This is a re-post from the Bearcast Music blog. Head over there to check out reviews of current albums, which can be heard on Bearcast. I wrote this review on Sunday, February 21, 2010.
Shearwater’s latest outing, The Golden Archipelago, fits nicely alongside the band’s previous albums Palo Santo and Rook. Whereas Palo Santo was about the horrors of war, and Rook was about the splendor of nature, The Golden Archipelago marries the two concepts and explores how man’s brutality affects the natural world.
“This is how I learned the lie that power breeds regeneration.”
Shearwater has come into its own, and can no longer be considered a side-project of fellow Austin, TX band Okkervil River. Shearwater Mk. II’s output has been consistently haunting, atmospheric, and environmentalist. Their lyrics and melodies paint an impressionistic landscape, with images that jab out with stark vividness before fading back into the ether.
The Golden Archipelago is a narrative album, based on frontman Jon Meiburg’s travels to islands in the Pacific. This trip followed the footsteps of his grandfather, who was a radio operator in World War II. His grandfather’s story frames the album, contrasting his military life with the islands that were being destroyed in the fight.
“His eyes on the waves, and a god below the waterline.”
Meiburg’s vocals remain his best strength, as he sings with tremendous clarity and range. In a single song, he will transition from a falsetto whisper into a bellowing wail, as in the album’s first single “Castaways.” What’s remarkable is that he’s often kept low in the mix, obscured by the wall of sound that’s built around him. When his voice pierces through, it leaves an indelible mark on the song.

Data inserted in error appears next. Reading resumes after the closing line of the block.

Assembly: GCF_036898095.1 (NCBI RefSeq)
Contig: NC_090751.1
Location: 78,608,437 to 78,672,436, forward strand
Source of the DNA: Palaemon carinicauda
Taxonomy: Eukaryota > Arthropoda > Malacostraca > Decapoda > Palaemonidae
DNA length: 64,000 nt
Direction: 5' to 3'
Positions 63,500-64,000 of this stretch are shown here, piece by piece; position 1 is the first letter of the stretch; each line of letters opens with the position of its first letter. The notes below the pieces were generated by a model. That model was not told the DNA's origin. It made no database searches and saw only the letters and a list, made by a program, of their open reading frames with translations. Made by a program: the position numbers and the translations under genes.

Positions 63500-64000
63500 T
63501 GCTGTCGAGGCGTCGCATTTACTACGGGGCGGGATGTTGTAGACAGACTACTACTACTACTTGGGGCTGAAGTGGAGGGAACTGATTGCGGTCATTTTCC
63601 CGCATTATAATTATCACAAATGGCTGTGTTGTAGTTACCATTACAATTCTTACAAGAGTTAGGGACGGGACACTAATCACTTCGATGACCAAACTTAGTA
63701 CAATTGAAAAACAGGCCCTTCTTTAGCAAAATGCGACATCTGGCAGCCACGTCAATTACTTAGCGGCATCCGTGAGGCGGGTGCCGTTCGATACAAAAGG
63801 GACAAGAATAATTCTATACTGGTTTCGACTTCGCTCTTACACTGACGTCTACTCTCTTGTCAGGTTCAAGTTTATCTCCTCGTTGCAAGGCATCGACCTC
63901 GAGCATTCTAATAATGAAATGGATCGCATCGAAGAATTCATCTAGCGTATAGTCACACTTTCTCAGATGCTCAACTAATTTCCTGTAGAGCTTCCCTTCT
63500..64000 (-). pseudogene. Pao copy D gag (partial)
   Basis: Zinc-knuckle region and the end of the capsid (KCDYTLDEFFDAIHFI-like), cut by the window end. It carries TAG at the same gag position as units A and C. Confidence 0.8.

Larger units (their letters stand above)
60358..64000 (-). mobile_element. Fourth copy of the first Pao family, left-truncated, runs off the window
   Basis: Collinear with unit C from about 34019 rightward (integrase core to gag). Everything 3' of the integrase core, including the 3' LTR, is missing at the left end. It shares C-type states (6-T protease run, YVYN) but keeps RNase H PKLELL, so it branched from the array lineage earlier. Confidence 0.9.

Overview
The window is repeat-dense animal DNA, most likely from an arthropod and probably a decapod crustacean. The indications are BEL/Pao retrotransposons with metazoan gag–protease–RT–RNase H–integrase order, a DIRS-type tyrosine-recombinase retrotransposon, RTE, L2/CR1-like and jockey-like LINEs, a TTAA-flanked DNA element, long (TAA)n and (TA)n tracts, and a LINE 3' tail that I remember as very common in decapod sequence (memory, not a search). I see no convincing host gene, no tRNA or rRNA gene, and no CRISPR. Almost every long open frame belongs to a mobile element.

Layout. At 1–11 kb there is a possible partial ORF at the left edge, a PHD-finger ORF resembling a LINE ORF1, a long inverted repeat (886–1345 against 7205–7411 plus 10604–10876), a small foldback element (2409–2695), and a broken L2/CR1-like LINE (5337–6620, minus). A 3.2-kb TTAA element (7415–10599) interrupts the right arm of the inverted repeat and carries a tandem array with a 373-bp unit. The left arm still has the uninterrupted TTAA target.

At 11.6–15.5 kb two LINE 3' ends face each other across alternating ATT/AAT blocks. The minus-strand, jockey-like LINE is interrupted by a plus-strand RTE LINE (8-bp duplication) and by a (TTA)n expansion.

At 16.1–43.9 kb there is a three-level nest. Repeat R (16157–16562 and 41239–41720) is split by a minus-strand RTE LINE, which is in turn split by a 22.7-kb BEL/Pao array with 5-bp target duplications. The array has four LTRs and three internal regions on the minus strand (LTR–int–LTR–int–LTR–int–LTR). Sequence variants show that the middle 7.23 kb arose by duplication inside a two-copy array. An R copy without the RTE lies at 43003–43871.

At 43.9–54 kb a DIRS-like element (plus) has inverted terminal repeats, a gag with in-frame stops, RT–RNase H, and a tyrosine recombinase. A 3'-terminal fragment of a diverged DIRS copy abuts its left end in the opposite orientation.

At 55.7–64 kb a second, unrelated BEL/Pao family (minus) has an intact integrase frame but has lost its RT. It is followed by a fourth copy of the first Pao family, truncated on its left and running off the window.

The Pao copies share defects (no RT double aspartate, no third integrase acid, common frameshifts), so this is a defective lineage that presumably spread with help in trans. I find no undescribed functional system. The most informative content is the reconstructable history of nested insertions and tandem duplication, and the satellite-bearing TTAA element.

The cerebral nature of the lyrics and softness of the melodies makes the band difficult to classify… Until you hear the drums. Percussionist Thor Harris ushers the compositions along with driving, often tribal beats on tracks like “Corridors” and “Landscape at Speed.” Where drums are inappropriate, Harris mans the vibraphone, contributing to the complexity of the melodies. A drummer named Thor hammering on the skins? That sounds like a rock band to me.
“Where the hull scrapes the silent eyes and the gulls on the frozen ropes.”
The standout track of the album is “God Made Me,” which brings the family aspect of the story to the forefront. It starts out with timid strings mimicking a chorus of insects, coalescing into a simple melody alongside Meiburg singing about witnessing some horrible catastrophe. The song builds to a tremendous crescendo of exploding electric guitar chords… Suddenly halting, giving way to a short denouement of strings and guitars, like fading air-raid sirens, as if nothing had happened at all.
The Golden Archipelago is not a perfect album, but it’s pretty damn close. It’s solid gold from start to finish. It has a story to tell, and a bitter message to deliver about the wholesale destruction of natural beauty in this world. The album drifts in and out of focus, like a waking dream, pulling you in with its atmosphere and subtle complexity.